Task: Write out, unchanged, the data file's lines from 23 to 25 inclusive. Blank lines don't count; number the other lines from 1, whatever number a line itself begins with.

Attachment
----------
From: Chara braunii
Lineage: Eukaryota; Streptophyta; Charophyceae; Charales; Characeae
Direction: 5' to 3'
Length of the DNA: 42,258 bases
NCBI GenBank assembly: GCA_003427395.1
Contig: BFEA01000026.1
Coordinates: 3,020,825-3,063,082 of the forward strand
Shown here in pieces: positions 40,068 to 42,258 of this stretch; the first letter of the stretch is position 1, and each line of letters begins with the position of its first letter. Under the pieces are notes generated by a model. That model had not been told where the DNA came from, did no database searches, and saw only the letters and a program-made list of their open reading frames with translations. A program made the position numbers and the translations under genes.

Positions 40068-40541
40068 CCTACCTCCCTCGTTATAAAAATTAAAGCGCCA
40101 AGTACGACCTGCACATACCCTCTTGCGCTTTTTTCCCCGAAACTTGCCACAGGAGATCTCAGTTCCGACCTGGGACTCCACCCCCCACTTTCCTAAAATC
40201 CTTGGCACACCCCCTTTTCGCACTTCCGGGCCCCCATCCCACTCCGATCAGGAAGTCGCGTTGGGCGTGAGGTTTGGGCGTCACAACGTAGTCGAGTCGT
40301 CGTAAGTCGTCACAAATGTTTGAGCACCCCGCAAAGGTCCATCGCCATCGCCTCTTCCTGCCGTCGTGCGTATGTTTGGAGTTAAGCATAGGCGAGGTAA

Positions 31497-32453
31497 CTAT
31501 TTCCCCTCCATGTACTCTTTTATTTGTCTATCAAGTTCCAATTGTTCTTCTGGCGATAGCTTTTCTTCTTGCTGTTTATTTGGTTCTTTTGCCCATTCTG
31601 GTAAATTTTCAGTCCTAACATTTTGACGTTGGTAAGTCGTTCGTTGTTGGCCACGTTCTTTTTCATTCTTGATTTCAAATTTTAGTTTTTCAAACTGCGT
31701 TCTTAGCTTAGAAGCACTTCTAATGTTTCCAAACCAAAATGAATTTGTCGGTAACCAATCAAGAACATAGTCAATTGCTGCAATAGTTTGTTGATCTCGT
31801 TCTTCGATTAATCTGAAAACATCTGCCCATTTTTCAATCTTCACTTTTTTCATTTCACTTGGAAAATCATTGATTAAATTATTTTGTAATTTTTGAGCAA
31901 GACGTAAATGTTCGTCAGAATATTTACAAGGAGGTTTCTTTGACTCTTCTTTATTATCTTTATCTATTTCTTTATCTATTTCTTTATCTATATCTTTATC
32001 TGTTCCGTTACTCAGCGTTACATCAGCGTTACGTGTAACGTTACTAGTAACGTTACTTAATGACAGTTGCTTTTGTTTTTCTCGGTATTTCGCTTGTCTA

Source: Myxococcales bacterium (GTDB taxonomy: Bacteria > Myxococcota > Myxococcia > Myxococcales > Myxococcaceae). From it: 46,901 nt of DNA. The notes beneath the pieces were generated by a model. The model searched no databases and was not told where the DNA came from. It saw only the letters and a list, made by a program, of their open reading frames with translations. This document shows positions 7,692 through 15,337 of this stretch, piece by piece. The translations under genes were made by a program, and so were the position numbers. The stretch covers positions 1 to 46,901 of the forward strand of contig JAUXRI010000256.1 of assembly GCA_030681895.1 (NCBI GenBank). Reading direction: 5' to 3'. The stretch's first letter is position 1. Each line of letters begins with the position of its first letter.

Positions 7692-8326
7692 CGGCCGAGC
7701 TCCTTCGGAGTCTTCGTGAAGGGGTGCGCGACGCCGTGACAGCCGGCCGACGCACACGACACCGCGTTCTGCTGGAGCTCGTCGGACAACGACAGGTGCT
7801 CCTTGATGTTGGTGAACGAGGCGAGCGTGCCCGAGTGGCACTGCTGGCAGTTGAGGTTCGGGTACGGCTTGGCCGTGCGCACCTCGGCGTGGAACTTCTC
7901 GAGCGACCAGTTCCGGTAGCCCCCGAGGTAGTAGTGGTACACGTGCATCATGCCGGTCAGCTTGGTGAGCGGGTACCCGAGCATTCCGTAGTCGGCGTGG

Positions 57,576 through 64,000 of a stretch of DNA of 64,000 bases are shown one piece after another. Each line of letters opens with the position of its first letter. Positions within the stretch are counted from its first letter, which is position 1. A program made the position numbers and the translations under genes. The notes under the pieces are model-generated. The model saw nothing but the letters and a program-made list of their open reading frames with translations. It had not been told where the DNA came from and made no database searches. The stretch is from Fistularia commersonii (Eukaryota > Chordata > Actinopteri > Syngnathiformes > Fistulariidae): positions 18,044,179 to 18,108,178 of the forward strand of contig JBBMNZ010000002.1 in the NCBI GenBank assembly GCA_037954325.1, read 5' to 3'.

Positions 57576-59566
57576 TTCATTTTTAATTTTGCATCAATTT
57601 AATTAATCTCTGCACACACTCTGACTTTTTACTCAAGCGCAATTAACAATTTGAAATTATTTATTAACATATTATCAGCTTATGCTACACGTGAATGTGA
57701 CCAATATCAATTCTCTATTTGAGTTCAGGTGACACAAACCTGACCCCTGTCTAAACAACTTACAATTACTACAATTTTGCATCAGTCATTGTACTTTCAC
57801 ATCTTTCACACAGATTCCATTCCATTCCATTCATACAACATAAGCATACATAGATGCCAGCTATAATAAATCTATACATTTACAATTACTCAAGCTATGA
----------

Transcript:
Positions 7692-8326
7692 CGGCCGAGC
7701 TCCTTCGGAGTCTTCGTGAAGGGGTGCGCGACGCCGTGACAGCCGGCCGACGCACACGACACCGCGTTCTGCTGGAGCTCGTCGGACAACGACAGGTGCT